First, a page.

What a week for the NSW Liberals. What a flood of emails.
There was everything but divine intervention – and we all know David
Clarke is working on that.

It’s said that the prime minister gave the party a real serve about
pre-selections at the farewell lunch for Senator Tierney last Monday,
telling them how they should select candidates who would actually
appeal to voters – as opposed to holy warriors. Will it make any
difference when the Liberal state council discusses candidate selection?

Perhaps it’s best if we wait until that’s over before discussing
internal faction matters, and just look at a couple of aspects of this
week’s NSW opposition reshuffle.

John Brogden is the most cogent and convincing Liberal leader in the
country after the Pprime minister – and the NSW Coalition dodged a
bullet on Monday by not detailing $20 billion in infrastructure
spending. They unveiled their Rebuild NSW project before an
audience of 800, but Brogden’s decision to link into this and make
himself Shadow Minister for Planning and Infrastructure raised some

Maybe the guy doesn’t understand what being a premier really is all
about. There’s concerns that the Libs’ chief fundraiser over the next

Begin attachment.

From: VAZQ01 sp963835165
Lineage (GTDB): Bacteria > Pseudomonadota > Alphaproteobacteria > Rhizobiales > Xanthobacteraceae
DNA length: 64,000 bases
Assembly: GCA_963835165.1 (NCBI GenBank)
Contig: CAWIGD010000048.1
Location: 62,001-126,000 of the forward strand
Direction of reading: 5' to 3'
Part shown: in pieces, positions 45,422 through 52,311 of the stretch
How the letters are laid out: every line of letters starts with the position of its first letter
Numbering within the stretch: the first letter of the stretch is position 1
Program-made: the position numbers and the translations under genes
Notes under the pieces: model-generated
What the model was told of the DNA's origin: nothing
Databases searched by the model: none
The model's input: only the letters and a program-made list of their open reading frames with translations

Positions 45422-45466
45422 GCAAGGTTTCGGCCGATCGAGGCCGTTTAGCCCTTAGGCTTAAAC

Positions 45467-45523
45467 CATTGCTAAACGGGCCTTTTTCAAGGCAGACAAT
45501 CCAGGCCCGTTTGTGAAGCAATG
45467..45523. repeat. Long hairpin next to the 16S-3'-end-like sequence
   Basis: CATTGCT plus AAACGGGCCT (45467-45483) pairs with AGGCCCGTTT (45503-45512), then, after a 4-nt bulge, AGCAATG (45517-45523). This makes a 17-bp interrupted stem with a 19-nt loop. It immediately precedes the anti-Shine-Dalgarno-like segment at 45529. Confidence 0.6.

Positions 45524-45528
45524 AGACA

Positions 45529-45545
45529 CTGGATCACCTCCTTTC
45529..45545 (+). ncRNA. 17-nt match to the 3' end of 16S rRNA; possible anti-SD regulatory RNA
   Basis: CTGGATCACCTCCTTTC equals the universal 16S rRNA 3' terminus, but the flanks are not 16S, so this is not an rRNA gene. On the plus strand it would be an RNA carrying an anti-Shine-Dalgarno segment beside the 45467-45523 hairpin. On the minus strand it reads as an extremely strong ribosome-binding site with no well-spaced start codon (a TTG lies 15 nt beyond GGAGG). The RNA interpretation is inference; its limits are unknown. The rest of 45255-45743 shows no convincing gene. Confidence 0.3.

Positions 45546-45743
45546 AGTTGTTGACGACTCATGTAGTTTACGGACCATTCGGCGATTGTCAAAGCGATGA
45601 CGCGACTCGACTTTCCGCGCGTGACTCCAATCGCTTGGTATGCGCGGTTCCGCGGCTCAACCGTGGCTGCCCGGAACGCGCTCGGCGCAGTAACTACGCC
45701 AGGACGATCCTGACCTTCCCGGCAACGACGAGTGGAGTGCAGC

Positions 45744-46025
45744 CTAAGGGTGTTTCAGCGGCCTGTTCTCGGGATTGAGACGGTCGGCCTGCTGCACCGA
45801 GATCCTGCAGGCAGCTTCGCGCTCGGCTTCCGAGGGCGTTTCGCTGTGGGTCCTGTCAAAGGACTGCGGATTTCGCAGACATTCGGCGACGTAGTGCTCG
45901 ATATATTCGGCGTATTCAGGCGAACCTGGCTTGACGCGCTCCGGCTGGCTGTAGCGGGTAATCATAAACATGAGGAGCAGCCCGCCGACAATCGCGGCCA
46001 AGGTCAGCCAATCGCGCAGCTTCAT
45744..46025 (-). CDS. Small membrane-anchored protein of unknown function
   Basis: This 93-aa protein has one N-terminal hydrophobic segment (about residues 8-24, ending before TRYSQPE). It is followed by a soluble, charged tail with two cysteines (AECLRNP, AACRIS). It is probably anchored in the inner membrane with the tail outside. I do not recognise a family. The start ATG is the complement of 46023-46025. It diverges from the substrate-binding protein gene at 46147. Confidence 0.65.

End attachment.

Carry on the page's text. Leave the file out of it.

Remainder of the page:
two years will also be talking to developers and others about major
projects. Isn’t this a recipe for conflict of interest allegations – or
worse? Planning and donations can be lethal mix.

Virtually all sides of the party recognised that the leaders got more
in Brogden’s reshuffle
– Gallacher,
Stoner, Ryan and Seaton. Too much, some ask?

Fortunately, another leader may have had too much – Bob Carr. The
rumour mill has been predicting his retirement for a long time. It’s
cranked up again this week. Can any of the bruvvers really fill his
shoes? The gos around Craig Knowles has died down, but can’t have been
helpful. That takes us back, though, to the old maxim that oppositions
don’t win elections, but governments lose them. That’s helpful for a
divided party trying to get across the line – but not much use if they
make it.

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Peter Fray
Peter Fray
Editor-in-chief of Crikey
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